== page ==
There is growing evidence of the efficiency and effectiveness of cash-based programming in humanitarian assistance, and at the World Humanitarian Summit in May 2016, many of the world’s largest humanitarian donors and agencies made a set of commitments as part of a ‘Grand Bargain’. This included an agreement to increase the use and coordination of cash-based programming.
Until now however, there has not been a clear baseline on the current volume of humanitarian assistance delivered in the form of cash and vouchers. Our new report, Counting cash: Tracking humanitarian expenditure on cash-based programming, published jointly with the Overseas Development Institute, aims to fill that gap and sets out recommendations for improving tracking of investments in cash-based programming.
Through an extensive data gathering exercise, we have established the most accurate estimate yet of overall global spending on humanitarian cash-based programming. Our data shows that the overall value of cash-based programming in 2015 was approximately US$1.9 billion. UN agencies accounted for around two-thirds of the total; and non-governmental organisations (NGOs) for just under a third. We estimate that 51% of cash-based programming was delivered in the form of cash transfers and 49% in vouchers. Most of these transfers (84%) were provided unconditionally – without qualifying conditions that a beneficiary must fulfil to receive a cash transfer or voucher, such as ‘cash for work’ initiatives.
Cash-based programming by organisation type, 2015
Source: Development Initiatives based on data supplied by agencies operating cash and voucher programmes.
Notes: This data is partial and representative of only the organisations where an accurate breakdown is possible; for this reason, data for UNHCR is not included. This figure also excludes a US$3.0 million contribution directly implemented by a government agency. RCRC: Red Cross and Red Crescent Movement; WFP: World Food programme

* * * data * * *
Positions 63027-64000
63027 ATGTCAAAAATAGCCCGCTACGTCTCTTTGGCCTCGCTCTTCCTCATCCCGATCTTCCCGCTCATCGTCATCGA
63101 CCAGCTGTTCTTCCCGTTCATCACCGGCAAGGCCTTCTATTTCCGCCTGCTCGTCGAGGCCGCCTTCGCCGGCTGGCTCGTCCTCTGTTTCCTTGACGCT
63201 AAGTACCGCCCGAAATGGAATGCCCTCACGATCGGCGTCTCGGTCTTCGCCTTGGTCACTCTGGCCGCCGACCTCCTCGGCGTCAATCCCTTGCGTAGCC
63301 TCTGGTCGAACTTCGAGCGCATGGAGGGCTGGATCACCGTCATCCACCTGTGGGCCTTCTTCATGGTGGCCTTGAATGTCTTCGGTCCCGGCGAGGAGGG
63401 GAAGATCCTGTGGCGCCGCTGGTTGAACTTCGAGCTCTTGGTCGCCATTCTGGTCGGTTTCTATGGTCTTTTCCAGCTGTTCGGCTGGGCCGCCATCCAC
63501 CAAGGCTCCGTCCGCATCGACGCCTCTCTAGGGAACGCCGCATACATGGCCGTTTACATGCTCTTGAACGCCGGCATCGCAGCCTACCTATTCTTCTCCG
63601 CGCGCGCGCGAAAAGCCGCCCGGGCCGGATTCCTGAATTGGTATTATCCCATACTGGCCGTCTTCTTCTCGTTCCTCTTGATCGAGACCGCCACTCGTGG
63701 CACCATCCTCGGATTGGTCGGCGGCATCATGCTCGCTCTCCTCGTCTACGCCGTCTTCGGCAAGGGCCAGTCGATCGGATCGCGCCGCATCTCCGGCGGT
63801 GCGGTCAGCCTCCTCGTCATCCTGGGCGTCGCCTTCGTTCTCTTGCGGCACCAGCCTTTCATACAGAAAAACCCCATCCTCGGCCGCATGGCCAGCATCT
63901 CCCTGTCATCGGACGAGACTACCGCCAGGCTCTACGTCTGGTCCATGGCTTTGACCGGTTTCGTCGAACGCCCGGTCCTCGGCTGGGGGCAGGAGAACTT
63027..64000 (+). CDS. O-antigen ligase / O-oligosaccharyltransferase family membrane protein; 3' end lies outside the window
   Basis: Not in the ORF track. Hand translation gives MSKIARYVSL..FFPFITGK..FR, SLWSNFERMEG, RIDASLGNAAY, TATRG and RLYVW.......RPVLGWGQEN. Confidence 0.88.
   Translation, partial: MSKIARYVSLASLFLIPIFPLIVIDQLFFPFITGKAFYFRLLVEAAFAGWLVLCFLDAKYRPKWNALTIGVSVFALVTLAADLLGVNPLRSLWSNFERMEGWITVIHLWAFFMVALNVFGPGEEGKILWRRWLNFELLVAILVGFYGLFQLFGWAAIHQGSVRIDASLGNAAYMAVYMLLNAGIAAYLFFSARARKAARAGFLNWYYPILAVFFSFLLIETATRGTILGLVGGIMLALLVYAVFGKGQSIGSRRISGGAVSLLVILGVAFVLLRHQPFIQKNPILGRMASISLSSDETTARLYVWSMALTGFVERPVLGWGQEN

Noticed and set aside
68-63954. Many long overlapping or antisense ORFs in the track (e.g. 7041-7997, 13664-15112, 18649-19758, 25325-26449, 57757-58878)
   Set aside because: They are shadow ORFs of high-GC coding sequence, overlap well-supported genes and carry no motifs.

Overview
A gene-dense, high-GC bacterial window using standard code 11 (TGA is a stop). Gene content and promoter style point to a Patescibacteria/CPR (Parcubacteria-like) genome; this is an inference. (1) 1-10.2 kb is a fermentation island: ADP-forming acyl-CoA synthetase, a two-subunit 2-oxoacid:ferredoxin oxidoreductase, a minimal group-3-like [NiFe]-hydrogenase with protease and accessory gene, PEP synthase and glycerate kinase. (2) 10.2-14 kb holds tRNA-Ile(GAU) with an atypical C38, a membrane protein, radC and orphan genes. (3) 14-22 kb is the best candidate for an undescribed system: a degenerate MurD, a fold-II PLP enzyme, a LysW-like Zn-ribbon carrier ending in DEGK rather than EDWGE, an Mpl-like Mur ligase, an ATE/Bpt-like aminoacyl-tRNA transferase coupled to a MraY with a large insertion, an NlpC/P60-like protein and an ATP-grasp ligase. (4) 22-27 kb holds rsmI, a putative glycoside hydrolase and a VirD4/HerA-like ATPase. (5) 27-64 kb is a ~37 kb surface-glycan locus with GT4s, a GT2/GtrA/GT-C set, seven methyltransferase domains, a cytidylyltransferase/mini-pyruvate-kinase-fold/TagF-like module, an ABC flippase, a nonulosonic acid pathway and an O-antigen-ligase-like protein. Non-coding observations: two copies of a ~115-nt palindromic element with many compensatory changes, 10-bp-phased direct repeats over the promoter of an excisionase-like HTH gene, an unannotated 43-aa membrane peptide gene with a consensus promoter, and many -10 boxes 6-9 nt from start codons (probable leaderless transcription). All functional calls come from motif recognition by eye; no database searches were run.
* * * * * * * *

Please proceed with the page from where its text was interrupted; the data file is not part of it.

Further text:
Our estimate of the volume of cash-based programming in 2015 required a labour-intensive data gathering and analysis exercise. It is important therefore to develop and sustain a more streamlined and systematic means of reporting on programming by cash, voucher or in-kind assistance. But getting it right will need a concerted effort to develop and align systems and standards, and ensure that the information generated is well analysed and used.
With this in mind, there are a number of practical recommendations in the report for improving the tracking of investments in cash-based programming. The main ones are:
- All actors – donors and implementing organisations – advocate for and invest in the UN Office for the Coordination of Humanitarian Affairs (OCHA) Financial Tracking Service (FTS) and the International Aid Transparency Initiative (IATI) as the best long-term options for systematic global reporting on cash, voucher and in-kind expenditure.
- Agencies implementing cash-based programmes agree on a standard template for the reporting, collection and collation of ‘who does what, where’ data on assistance by modality, with cash- and voucher-specific fields, and coordinate its use at country-level. This data can be linked with the funding data on the FTS to give a picture of actual spending and delivery by modality.
- All relevant actors are consistent with the use of terminology and data on cash-based programming. That paves the way for agreeing on common ways to disaggregate the data and estimate the relevant programming costs that agencies incur as they build up internal capacity on cash. This financial data, if combined effectively with comparable data on results and impact, can be used to support decision-making on the best way of providing assistance in any given context.
All of this will require coordination, at both technical and policy levels, combined with strong leadership and direction. Now is the time to make it happen – while the World Humanitarian Summit is fresh in our minds, and the will to make progress against Grand Bargain commitments is strong.
‘Counting cash’ is an essential part of making humanitarian action more efficient and effective for people affected by crises.
Image credit: Rashad Saeed/Oxfam